Arbroath marines guilty of brutal initiation

April 27 2016, 3.17pmUpdated: April 27 2016, 3.23pm
© Solent News
Former marine Ryan Logan

A Royal Marine and an ex-Marine have been convicted of playing a part in an initiation ceremony which saw a new recruit lie in a paddling pool of urine and vomit while eggs were thrown at him.

Carlo Nicholson had told a court martial he was made to take part in a ‘joining run’ where recruits had to participate in a series of humiliating tasks and drinking games.

Pictured: Defendant Marine Ian Tennet at Portsmouth Court Martial. A Marine accused of ill-treating a subordinate during an alleged initiation ceremony today told a court martial he did feed new recruits chilli and cinnammon powder - but only in a bid to help them win a drinking game. Marine Ian Tennet, 32, said he only arrived at the quadrangle, where the event he called a 'joining run' was taking place, after it had started. Marine Tennet, a lance corporal at the time, said he played a 'sober, supervisory' role, was simply there as a "helping hand" to "his lads" and was not one of the organisers of the event. The 32-year-old, of South Shields, allegedly ill-treated subordinate Carlo Nicholson, who joined the 45 Commando, based in Royal Marine Condor, in Arbroath, Scotland, in November 2013. SEE OUR COPY FOR DETAILS. © Solent News & Photo Agency UK +44 (0) 2380 458800© Solent News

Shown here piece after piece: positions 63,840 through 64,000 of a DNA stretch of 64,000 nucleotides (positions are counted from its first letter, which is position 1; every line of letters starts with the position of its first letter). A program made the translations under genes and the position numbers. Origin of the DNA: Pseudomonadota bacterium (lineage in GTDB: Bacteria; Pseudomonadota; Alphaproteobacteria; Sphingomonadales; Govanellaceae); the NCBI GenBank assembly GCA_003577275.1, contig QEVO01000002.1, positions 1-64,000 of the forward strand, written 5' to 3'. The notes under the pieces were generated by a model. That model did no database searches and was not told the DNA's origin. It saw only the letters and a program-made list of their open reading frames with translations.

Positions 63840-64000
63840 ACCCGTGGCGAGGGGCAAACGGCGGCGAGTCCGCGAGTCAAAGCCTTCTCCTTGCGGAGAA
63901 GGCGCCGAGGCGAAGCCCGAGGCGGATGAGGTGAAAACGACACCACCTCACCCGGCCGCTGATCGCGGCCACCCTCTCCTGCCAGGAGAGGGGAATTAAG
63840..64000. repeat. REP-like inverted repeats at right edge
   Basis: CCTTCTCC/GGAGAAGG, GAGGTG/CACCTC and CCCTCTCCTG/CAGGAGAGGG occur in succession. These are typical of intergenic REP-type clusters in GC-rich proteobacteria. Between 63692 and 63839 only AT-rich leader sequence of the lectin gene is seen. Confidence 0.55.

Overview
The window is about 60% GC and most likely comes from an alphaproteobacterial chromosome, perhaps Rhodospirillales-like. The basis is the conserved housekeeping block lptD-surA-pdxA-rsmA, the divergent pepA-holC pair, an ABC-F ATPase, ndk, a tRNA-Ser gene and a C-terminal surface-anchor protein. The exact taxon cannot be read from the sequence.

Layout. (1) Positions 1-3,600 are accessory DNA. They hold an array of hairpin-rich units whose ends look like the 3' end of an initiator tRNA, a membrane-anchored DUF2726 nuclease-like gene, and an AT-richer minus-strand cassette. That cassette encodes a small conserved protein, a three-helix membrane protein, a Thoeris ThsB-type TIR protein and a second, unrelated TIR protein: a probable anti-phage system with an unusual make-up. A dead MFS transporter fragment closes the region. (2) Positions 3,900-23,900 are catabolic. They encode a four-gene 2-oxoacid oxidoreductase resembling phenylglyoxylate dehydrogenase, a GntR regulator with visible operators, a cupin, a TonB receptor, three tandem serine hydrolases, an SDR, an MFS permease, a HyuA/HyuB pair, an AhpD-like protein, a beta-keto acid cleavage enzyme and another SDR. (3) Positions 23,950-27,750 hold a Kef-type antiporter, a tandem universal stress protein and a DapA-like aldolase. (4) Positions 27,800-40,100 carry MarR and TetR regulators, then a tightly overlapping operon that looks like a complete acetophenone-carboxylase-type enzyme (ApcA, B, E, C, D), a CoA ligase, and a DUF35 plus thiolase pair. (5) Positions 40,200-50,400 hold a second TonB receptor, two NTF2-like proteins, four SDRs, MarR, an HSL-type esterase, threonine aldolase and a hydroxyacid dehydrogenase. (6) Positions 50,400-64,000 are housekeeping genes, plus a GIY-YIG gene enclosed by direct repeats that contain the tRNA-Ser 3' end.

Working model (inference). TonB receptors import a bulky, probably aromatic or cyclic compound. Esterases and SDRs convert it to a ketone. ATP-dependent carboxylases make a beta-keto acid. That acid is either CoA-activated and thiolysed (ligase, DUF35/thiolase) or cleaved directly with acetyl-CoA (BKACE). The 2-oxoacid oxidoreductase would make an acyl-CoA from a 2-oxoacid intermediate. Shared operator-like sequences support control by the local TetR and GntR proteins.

Marine Ian Tennet.

Mr Nicholson, who is tee-total, claimed he was waterboarded with cider, forced to fight other marines while naked and covered in cooking oil, and to eat dog food out of a mess tin.

He accused Marine Ian Tennet, 23, and former Marine Ryan Logan, 25, of playing a part in the joining run’ into 45 Commando, based at Arbroath, on May 7 2014.

Other tasks included running around camp naked, eating chilli and cinnamon powder, eating lard, and drinking bottles of lemonade taped to his arm.

Carlo Nicholson© Solent News
Carlo Nicholson

Mr Nicholson told the court that ‘reefing’ – being hit across the backside with a belt and then later a rubber tool – was used as a forfeit when he failed or came last in finishing a challenge.

Captain Alison Towler, prosecuting, had told the court: “This case involves an unethical and inappropriate initiation ceremony.

“It was organised and to an extent structured.”

Marine Tennet was convicted of one charge of ill treatment of a subordinate.

He told the court the joining run was just a social event with ‘drunk lads doing drunk things,’ comparing it to Freshers’ Week at a university.

He said he was sober and ‘there to keep the peace’ adding that no-one was forced to do anything they didn’t want to.

Former Marine Logan, who now works in the oil and gas industry, was convicted of one charge of battery in regards to hitting Mr Nicholson with a belt, and one charge of disgraceful conduct of a cruel kind relating to the waterboarding.

He was cleared of three counts of battery, relating to ‘reefing’ with a rubber tool.

Logan admitted striking Mr Nicholson with the belt, saying it was a ‘forfeit’ because he came last in a drinking game. He denied waterboarding him.

Two other Marines had also previously admitted their involvement in the joining run.

Marine Scott Simm, 26, admitted one count of ill treatment and ex-Marine James Taylor, 26, admitted the same charge.

Board members announced their verdicts today after a six-day trial at Portsmouth Military Court, Hants.

Mr Nicholson, who had discussed leaving the marines before taking part in the joining run, left the service in December 2014 after joining in January 2013.

All four defendants will be sentenced at a later date.

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